Background: FOXP1 syndrome is an autosomal dominant neurodevelopmental disorder characterized by intellectual disability, developmental delay, speech and language delays, and externalizing behaviors. We previously evaluated nine children and adolescents with FOXP1 syndrome to better characterize its phenotype. We identified specific areas of interest to be further explored, namely autism spectrum disorder (ASD) and internalizing and externalizing behaviors. Methods: Here, we assess a prospective cohort of additional 17 individuals to expand our initial analyses and focus on these areas of interest. An interdisciplinary group of clinicians evaluated neurodevelopmental, behavioral, and medical features in participants. We report results from this cohort both alone, and in combination with the previous cohort, where possible. Results: Previous observations of intellectual disability, motor delays, and language deficits were confirmed. In addition, 24% of the cohort met criteria for ASD. Seventy-five percent of individuals met DSM-5 criteria for attention-deficit/hyperactivity disorder and 38% for an anxiety disorder. Repetitive behaviors were almost universally present (95%) even without a diagnosis of ASD. Sensory symptoms, in particular sensory seeking, were common. Limitations: As FOXP1 syndrome is a rare disorder, sample size is limited. Conclusions: These findings have important implications for the treatment and care of individuals with FOXP1 syndrome. Notably, standardized testing for ASD showed high sensitivity, but low specificity, when compared to expert consensus diagnosis. Furthermore, many individuals in our cohort who received diagnoses of attention-deficit/hyperactivity disorder or anxiety disorder were not being treated for these symptoms; therefore, our findings suggest that there may be immediate areas for improvements in treatment for some individuals.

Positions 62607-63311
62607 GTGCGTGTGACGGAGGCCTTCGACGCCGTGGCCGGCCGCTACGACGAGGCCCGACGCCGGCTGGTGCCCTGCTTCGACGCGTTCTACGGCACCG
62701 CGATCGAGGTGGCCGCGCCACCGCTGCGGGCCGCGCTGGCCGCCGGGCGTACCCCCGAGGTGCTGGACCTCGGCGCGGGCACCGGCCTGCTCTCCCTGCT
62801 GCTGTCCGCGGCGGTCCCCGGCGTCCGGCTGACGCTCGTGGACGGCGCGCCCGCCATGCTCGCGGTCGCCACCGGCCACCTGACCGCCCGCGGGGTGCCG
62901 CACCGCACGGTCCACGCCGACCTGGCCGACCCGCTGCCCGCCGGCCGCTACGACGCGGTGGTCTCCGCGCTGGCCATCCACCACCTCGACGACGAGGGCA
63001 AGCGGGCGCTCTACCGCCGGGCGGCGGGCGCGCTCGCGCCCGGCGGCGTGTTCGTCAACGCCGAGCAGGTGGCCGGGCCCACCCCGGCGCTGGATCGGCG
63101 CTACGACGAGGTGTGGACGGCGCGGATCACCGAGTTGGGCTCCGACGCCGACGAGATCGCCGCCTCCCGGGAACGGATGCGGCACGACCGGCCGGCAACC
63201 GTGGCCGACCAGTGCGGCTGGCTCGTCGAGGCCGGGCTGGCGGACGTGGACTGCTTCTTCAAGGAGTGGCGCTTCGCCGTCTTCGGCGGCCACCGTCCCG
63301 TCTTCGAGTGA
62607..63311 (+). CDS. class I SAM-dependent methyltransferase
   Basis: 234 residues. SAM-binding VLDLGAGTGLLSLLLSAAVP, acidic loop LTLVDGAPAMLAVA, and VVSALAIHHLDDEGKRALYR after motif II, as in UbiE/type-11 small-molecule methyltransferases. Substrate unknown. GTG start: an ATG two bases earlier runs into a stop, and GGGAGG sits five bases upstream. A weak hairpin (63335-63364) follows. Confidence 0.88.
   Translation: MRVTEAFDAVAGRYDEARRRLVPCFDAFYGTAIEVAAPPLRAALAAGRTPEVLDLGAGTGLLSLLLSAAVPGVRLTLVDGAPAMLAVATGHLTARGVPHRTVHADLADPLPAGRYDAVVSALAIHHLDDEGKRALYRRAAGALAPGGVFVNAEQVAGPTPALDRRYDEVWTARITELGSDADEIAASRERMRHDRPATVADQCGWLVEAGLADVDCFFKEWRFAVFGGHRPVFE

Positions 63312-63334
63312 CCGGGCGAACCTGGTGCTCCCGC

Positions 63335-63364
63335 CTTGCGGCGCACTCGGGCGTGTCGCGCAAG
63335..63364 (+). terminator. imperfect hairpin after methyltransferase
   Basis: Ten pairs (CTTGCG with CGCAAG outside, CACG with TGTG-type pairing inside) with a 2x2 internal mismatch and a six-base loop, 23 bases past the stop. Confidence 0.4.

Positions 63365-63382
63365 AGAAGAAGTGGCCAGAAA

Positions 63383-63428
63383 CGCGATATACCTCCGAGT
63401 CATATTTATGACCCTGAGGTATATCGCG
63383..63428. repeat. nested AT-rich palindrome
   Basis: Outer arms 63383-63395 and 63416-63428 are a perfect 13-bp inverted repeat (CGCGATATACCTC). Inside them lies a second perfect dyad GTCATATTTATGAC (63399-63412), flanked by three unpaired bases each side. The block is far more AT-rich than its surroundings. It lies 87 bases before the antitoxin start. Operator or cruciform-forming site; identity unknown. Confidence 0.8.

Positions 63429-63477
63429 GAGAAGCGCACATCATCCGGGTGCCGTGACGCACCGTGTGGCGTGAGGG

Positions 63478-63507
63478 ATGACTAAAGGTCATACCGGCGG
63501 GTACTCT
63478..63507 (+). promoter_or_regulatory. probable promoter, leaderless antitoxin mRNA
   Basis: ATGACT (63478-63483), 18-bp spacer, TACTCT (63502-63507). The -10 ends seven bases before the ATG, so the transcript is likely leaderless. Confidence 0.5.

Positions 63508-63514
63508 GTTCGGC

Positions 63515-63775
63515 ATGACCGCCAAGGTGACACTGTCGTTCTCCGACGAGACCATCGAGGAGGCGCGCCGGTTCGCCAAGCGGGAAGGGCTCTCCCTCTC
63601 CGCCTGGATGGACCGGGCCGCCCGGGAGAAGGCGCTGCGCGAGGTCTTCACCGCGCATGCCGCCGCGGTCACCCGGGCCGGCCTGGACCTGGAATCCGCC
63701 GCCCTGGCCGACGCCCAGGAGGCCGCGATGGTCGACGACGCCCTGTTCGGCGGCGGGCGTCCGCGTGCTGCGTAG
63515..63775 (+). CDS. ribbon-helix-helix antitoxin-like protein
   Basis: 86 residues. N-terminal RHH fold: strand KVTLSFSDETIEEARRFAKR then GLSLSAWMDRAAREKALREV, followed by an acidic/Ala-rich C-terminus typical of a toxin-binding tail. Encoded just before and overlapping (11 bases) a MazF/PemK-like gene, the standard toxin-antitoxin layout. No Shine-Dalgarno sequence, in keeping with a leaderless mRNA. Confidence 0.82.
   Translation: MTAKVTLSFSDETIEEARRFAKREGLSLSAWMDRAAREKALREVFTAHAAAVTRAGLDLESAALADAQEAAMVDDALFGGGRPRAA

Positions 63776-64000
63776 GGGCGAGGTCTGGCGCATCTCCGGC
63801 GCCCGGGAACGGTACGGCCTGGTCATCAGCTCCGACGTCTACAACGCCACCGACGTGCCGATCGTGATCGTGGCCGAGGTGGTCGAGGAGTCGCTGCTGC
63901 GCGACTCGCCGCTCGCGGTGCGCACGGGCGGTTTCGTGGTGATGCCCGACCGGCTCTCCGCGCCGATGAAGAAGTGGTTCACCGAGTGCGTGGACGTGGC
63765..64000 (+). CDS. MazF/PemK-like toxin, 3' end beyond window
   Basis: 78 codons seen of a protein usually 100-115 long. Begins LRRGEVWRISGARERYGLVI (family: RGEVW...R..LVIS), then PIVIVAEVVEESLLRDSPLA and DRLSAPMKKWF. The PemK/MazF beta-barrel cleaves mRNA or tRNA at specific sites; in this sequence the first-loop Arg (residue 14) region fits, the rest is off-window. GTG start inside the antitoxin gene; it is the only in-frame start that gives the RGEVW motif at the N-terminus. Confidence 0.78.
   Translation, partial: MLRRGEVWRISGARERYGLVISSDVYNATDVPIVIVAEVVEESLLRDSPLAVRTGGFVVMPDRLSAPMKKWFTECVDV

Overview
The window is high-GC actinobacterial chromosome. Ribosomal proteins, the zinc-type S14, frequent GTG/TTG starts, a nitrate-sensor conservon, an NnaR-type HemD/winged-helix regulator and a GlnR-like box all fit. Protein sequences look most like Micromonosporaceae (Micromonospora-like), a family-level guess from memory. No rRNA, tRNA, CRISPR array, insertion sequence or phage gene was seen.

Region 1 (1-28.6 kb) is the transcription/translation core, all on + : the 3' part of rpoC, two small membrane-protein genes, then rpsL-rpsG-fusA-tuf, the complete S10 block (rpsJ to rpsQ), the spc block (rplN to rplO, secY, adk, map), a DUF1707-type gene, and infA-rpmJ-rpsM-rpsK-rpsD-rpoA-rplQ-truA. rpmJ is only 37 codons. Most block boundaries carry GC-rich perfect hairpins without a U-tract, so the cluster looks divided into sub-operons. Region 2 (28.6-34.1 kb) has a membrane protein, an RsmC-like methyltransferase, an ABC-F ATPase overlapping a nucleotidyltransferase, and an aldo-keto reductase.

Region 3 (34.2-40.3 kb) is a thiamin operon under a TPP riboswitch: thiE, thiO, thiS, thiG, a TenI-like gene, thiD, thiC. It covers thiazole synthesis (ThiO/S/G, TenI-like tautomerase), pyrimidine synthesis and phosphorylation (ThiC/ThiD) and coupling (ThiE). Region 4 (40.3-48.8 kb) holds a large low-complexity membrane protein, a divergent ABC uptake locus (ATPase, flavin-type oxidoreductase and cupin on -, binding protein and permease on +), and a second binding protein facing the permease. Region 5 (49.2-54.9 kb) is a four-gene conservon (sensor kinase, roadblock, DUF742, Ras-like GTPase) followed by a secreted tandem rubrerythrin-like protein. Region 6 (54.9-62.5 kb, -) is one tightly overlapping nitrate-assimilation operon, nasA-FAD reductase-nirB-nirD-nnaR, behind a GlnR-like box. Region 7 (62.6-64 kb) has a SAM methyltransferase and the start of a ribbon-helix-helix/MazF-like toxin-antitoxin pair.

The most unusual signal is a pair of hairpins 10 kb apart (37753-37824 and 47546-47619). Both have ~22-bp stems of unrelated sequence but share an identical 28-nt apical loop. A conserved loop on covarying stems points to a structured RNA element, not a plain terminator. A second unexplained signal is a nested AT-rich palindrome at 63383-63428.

- Attention-deficit/hyperactivity disorder
- Autism spectrum disorder
- FOXP1 gene
- FOXP1 syndrome
- Intellectual disability